We are officially coming out of the deep freeze around here, and the shop staff and guides are furiously shaking off the winter blues. The guides are ecstatic to have more room to roam and are venturing with their sports to the Roaring Fork and Colorado Rivers again. The fishing has been awesome, to put it mildly. We have been putting boats back in the river for guides-day-off and commercial trips, and the fish are super grabby after the long, dark winter. Digging the boat out of the snow can be challenging, and it will surely be buried under a few more feet of snow before it’s all over, but that’s life here in the valley.
All of the boat ramps are plowed out and usable on the Roaring Fork and Colorado, although most of us have been exclusively banging up the latter. As I’m sure you’ve heard, the midges (big ones) are popping pretty hard on the Colorado, and the surface action has been improving in a major way as of late. The best hatches have been happening in the afternoons on windless, warm and cloudy days. When the dry-fly activity isn’t happening, we have been catching them on stones, princes and various largish midge nymphs. My observations are that most of the browns have been in the softer water, and the rainbows like a bit of current in their holding lies. As always, with the Colorado, there are plenty of “exotics” on the menu whilst fishing, including carp, whitefish and the ubiquitous sucker.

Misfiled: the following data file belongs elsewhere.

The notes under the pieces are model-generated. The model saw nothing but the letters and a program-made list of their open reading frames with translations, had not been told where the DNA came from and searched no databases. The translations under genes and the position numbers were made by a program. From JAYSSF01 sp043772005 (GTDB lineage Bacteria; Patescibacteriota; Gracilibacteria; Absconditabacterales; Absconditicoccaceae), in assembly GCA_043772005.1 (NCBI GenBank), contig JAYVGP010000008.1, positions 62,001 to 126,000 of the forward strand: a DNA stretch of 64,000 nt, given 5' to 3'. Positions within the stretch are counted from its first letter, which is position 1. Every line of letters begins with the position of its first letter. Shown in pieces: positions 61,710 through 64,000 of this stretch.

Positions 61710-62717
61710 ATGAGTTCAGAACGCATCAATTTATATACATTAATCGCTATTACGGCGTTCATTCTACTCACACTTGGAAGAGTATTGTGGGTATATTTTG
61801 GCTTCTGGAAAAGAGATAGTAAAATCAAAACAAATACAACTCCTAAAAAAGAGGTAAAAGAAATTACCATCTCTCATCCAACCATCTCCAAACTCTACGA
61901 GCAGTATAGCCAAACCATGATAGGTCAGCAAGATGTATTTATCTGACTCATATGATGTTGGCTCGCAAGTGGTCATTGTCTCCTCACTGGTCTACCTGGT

Floating is what we are all doing on our days off now, with one major exception, throwing flies at our favorite toothy critter…. Northern pike. I’m not saying the pike fishing has been exceptional as of yet, but rigging up an eight weight with a 5 inch hunk of rabbit and marabou tied on the end of the line sure beats the hell out of fishing 6 and 7x on the Fryingpan. Especially when that is all you’ve been doing for the last few months. We are totally happy to drive an hour to find out the pike aren’t interested in feeding, and even more thrilled when the opposite is true. There is no better adrenaline rush this time of year than a two-to-four foot predator chasing down last night’s tequila-influenced fly creation. Spring and fall are exceptional times of the year to hunt for these beasts, and we are only a few weeks away from the first day of spring!
Before we know it, we’ll be talking about stonefly molts, caddis hatches and heavy baetis emergences. That sure beats the hell out of midges, midges and midges. I don’t know about you, but I can’t wait.
Words by Scott Spooner
Photos courtesy of Brandon Soucie, Rich Hastings and Scott Spooner